The Federal Communications Commission announced Wednesday plans to free up 195 megahertz of wireless spectrum in the 5 gigahertz band to help increase Wi-Fi speeds and alleviate congestion in high-traffic areas.
FCC Chairman Julius Genachowski discussed the new plan at the Consumer Electronics Show in Las Vegas. The new spectrum allocation is the largest block of unlicensed spectrum that has been made available for expansion of Wi-Fi since 2003.
The effort is expected to increase Wi-Fi speeds by at least 35 percent, Genachowski said. And it will also help alleviate Wi-Fi congestion at major hubs, such as airports, convention centers, and large conference gatherings. The spectrum expansion is particularly important for home users as well, where increasingly more people and more devices are using unlicensed Wi-Fi spectrum to connect devices for things like streaming high-definition video.
"We all know the frustration of Wi-Fi congestion at conferences and airports," Genachowski said in a statement. "Today, the FCC is moving to bring increased speed and capacity to Wi-Fi networks by increasing the amount of unlicensed spectrum for Wi-Fi. "
Genachowski said that when the FCC first made unlicensed spectrum available for Wi-Fi nearly 30 years ago, "no one knew the potential it held." Since then the unlicensed spectrum has been used to fuel several industries and product categories, including cordless telephones, Bluetooth, and Wi-Fi.
"We'll keep nurturing today's Wi-Fi as we also develop a next generation of spectrum policies to drive our mobile future for our innovators and our economy," Genachowski said.
The 5GHz band of spectrum that the FCC has targeted for unlicensed use is already being used by federal and non-federal users. And Genachowski said it will take considerable effort and collaboration with other governmental agencies to free up this spectrum. Still, he said the FCC will "move expeditiously to complete the proceeding."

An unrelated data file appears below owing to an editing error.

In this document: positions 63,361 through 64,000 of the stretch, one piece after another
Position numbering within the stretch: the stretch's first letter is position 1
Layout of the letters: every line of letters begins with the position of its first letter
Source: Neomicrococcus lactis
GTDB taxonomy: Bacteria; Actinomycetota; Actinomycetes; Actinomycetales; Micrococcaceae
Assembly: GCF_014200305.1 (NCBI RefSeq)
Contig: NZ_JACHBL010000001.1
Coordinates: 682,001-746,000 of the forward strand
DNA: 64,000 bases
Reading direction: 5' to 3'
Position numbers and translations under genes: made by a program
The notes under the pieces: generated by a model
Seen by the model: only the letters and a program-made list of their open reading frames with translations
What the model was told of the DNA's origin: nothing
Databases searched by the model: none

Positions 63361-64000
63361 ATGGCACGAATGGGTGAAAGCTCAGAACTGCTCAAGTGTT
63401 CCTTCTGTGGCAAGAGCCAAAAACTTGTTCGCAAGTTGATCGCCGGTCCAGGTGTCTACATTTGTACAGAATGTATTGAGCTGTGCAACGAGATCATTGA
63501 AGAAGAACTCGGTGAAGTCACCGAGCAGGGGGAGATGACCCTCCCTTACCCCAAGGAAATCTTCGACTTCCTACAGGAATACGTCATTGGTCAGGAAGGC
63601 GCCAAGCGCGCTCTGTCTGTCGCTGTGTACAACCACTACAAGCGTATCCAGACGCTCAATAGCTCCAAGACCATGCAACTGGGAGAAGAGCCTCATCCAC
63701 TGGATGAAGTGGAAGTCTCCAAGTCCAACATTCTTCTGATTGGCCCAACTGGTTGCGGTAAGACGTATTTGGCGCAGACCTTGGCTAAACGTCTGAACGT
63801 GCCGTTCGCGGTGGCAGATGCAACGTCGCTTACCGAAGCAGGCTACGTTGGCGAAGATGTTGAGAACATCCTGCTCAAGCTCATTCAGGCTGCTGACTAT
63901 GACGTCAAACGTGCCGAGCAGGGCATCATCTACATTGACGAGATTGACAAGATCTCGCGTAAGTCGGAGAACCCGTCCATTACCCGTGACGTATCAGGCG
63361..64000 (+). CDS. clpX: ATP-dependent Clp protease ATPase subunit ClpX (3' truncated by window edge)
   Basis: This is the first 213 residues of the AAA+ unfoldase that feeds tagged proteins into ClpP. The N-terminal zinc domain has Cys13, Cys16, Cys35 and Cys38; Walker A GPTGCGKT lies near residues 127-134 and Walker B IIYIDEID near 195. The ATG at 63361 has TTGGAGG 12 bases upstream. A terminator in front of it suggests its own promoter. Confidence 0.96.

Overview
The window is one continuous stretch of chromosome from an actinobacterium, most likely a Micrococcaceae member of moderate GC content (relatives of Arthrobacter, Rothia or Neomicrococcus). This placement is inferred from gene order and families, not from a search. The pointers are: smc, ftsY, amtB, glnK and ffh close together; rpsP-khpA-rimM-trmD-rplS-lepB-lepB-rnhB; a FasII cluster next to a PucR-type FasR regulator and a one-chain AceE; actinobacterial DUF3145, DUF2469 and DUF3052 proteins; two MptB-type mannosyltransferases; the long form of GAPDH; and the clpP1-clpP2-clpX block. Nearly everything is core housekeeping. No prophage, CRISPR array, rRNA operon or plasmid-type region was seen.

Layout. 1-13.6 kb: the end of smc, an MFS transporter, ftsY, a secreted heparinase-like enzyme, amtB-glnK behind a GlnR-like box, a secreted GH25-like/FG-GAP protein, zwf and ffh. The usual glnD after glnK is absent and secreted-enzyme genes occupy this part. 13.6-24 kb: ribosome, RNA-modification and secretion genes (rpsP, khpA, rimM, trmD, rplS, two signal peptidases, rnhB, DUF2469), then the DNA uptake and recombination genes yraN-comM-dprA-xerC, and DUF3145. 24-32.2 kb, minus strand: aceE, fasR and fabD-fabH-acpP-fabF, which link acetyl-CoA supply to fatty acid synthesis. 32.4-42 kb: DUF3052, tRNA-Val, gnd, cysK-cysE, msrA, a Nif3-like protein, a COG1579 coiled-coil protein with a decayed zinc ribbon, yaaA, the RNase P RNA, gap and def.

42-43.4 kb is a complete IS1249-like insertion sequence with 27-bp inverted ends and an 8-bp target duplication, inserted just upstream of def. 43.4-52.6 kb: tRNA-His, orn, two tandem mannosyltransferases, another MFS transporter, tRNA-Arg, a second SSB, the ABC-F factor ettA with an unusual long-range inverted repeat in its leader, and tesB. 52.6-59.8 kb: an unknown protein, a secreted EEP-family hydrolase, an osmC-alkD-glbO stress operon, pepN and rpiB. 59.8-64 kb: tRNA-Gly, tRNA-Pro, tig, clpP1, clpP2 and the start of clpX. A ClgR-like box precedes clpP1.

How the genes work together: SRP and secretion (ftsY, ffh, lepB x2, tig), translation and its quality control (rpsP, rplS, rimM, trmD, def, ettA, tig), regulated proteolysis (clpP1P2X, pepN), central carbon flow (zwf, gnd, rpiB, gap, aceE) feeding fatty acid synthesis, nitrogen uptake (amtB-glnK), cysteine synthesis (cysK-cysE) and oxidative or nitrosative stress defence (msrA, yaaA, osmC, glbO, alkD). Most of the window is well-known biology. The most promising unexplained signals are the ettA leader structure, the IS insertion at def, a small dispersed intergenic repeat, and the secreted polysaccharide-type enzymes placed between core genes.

The FCC has been. The agency is currently of lower frequency spectrum that broadcasters are voluntarily giving up. And the commission has also worked to so that it could be used for wireless broadband services.
Chairman Genachowski has said several times publicly that it's also important to free up more unlicensed wireless spectrum. The commission has already taken steps in recent years to free up unlicensed spectrum in lower frequency bands. Lower frequency spectrum allows signals to travel longer distances and to penetrate obstacles like walls more easily.
In 2010, the FCC allocated unused spectrum between broadcast TV channels,, for unlicensed use. And as part of the upcoming incentive broadcast wireless auctions, the FCC has also proposed to set aside some low-band spectrum for unlicensed use.
But the idea of setting aside spectrum for unlicensed use is not without controversy. Some lawmakers say unlicensed spectrum is a waste of resources. They'd like to see the government auction off as much spectrum as possible so that it can use the proceeds to help pay off the national debt or fill budget deficits. And because lower frequency spectrum allows signals to propagate over longer distances, there are also concerns about interference.
Still, Chairman Genachowski believes that making some spectrum available for unlicensed use will open the doors for new industries to arise, which will create American jobs and fuel new investment and innovation.